In another attempt to clear her name, Olympic champion Marion Jones wants federal prosecutors to release her grand jury testimony so she can give it to the U.S. Anti-Doping Agency.
Jones met with USADA officials last month to discuss possible drug evidence against her and received a letter from the agency Tuesday asking follow-up questions.
Jones, who won an unprecedented five track medals at the 2000 Sydney Olympics and has hinted she may try to match that at the Athens Games, repeatedly has denied using performance-enhancing drugs and has vowed to fight any USADA charges.
She was one of several dozen athletes who gave secret testimony last fall before a grand jury that ultimately indicted four men for reportedly distributing steroids to top athletes.
Her announcement yesterday came on the same day her former husband, C.J. Hunter, released a statement saying he was cooperating with law enforcement authorities. It was unclear whether Hunter had talked to those agents about Jones.
“Marion Jones, in a continuing effort to do everything possible to make clear that her accomplishments are the results of her hard work and God-given talents, has formally asked [prosecutors] to release her grand jury testimony,” her San Francisco-based attorney, Joseph Burton, said in a statement. “The sworn testimony will confirm what Marion has said publicly time after time. She has never, ever used performance-enhancing drugs.”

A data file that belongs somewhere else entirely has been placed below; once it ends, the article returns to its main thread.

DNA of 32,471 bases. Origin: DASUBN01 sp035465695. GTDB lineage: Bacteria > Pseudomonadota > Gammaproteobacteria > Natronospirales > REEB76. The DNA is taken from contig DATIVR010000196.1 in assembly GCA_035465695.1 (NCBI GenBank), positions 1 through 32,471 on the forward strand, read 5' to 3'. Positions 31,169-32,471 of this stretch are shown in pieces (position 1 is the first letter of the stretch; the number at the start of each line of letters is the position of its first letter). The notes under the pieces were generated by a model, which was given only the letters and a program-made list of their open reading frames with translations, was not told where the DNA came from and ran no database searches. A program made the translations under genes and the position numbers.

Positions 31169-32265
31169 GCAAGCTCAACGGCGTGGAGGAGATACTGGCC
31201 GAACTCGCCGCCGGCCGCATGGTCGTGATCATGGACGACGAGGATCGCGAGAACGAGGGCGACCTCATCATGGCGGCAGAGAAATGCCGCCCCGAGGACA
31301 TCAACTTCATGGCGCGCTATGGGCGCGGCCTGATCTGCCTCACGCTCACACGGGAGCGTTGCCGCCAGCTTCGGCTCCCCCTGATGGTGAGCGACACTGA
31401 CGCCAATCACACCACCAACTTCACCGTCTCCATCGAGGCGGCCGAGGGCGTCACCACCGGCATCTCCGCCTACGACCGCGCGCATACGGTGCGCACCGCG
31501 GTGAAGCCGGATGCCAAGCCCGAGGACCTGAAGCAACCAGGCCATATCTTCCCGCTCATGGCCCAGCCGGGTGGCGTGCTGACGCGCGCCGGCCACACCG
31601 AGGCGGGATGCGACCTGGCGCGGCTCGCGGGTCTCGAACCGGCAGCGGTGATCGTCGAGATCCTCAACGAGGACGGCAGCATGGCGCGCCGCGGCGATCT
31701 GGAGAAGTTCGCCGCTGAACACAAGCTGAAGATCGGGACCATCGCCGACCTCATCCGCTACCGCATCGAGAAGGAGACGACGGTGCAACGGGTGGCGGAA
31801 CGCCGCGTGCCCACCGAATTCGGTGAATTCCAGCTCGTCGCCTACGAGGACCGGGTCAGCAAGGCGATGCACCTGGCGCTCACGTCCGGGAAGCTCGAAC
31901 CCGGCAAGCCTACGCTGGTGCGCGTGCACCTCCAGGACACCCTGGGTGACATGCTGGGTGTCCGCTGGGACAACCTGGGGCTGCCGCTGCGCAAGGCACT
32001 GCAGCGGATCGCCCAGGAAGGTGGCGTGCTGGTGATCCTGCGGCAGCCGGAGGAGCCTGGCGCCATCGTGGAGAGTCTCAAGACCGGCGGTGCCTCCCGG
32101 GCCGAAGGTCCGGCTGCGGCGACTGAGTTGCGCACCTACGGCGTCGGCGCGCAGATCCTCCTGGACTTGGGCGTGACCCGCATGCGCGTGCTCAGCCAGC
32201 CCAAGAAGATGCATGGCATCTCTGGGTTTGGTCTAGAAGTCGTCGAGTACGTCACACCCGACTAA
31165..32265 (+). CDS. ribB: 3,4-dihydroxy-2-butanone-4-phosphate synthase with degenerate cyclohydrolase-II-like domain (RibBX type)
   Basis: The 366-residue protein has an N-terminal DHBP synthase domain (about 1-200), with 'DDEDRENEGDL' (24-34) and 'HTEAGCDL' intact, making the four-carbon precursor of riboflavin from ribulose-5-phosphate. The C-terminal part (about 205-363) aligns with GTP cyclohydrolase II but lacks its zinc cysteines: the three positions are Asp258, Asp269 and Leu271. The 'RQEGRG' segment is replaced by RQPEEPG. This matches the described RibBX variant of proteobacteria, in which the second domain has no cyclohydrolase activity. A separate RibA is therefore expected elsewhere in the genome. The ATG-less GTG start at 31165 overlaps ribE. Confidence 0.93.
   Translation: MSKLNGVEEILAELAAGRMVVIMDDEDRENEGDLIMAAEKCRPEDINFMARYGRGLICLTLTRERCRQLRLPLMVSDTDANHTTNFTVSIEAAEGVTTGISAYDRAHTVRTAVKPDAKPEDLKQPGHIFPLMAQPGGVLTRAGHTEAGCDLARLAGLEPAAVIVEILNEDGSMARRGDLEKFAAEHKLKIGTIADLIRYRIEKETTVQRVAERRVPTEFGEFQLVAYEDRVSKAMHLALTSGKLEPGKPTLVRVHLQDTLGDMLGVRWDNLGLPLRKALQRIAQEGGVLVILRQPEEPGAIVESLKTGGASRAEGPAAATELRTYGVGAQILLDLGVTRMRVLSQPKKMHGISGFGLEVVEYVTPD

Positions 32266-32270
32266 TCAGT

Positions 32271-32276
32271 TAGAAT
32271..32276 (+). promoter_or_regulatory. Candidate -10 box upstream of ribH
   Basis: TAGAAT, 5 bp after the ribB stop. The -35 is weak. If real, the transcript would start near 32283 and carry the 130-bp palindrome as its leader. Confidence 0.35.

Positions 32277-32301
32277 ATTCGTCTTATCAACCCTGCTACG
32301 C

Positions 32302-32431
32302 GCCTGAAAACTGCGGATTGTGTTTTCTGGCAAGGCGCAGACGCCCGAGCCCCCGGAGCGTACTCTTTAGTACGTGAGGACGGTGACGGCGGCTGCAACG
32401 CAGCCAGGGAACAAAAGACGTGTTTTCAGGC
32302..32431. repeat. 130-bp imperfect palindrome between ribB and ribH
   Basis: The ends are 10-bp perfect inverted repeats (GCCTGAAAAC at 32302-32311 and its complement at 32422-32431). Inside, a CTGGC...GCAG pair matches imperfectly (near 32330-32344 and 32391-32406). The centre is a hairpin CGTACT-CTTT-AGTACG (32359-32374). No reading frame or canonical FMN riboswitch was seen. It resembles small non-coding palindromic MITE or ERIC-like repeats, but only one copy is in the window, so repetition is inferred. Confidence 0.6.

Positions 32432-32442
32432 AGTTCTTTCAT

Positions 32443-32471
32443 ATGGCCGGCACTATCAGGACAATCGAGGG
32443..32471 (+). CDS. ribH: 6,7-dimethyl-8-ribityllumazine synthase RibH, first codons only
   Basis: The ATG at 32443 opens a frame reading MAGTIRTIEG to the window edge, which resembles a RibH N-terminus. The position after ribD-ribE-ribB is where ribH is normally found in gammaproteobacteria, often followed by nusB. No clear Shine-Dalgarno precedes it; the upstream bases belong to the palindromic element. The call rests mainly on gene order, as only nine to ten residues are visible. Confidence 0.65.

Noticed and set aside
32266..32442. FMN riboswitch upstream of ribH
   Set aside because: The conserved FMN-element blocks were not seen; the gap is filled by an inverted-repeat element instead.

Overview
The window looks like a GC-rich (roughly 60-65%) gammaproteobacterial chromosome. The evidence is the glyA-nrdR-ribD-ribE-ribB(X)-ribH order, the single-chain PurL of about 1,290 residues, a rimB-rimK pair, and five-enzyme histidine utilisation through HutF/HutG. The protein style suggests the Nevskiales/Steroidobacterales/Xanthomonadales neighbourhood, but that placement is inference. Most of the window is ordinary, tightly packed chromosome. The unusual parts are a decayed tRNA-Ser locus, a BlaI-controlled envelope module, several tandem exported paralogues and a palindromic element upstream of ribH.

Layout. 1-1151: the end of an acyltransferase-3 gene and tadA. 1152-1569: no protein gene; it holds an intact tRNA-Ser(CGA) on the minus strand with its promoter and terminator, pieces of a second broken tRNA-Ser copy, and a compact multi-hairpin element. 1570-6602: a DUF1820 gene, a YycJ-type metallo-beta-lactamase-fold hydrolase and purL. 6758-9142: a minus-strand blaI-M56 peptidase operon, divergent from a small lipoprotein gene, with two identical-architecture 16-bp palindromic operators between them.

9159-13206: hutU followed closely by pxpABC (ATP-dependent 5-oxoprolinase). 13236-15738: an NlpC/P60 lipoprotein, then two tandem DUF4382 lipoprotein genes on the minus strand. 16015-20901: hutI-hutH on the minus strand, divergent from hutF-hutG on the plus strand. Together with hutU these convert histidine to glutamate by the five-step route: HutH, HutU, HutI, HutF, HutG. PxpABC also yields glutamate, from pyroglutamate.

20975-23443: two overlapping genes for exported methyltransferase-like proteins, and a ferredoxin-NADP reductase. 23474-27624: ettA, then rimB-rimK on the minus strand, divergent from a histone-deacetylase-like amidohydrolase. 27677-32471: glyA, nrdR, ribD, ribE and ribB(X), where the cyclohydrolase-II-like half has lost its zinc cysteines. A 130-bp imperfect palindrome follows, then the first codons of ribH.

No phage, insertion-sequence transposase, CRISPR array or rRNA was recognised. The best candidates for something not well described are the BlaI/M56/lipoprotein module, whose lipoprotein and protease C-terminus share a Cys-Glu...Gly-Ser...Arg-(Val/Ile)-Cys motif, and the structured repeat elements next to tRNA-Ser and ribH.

Jones’ lawyers filed a request Thursday to release the testimony. Prosecutors in San Francisco said they could not comment.
The USADA probe of Jones and other athletes is based on documents from the grand jury investigation that were subpoenaed by a Senate committee and then turned over to the USADA.
Hunter, a former world champion shot putter, tested positive for steroids four times in 2000, when he was married to Jones.
“C.J. Hunter is cooperating and intends to continue cooperating with all relevant governmental and law enforcement entities,” said Hunter’s attorney, Angela DeMent. “He’s doing it because the government wants him to fully cooperate. He did not speak voluntarily.”
DeMent said from her office in Raleigh, N.C., that she could not comment whether Jones’ name came up in those discussions.
Hunter’s drug tests showed the 1999 world champion had 1,000 times the allowable amount of the steroid nandrolone in his system. His nutritionist, Victor Conte, claimed at a press conference at the 2000 Olympics that the positive tests were the result of contaminated iron supplements.
Conte, who also has worked with Jones, is the founder of the Bay Area Laboratory Co-Operative (BALCO), reportedly at the heart of a ring that distributed steroids to top athletes. Conte and three other men, including Barry Bonds’ personal trainer, have pleaded not guilty.
Hunter, now a strength coach at N.C. State, could help investigators clear up questions about a $7,350 check written from Jones’ bank account to Conte in September 2000. The New York Times has reported the check was written by Hunter and the signature appeared to be from him.
Jones was married to Hunter for nearly three years. They separated in June 2001 and divorced shortly after. In a press conference this week in the Czech Republic, where she was competing, Jones admitted she made poor decisions in the past.
“Once I found out what my ex-husband did, or was alleged to have done, I parted ways,” Jones said. “Yes, my decision-making in the past about certain people was a little suspect, and I was young and made decisions that I’ve since corrected.”
Jones now lives with sprinter Tim Montgomery, and they have a nearly 1-year-old son.
Montgomery, who holds the world record in the 100 meters, was among four prospective Olympic medalists who received letters this week informing them the USADA is pursuing possible doping cases against them that could keep them out of the Athens Games.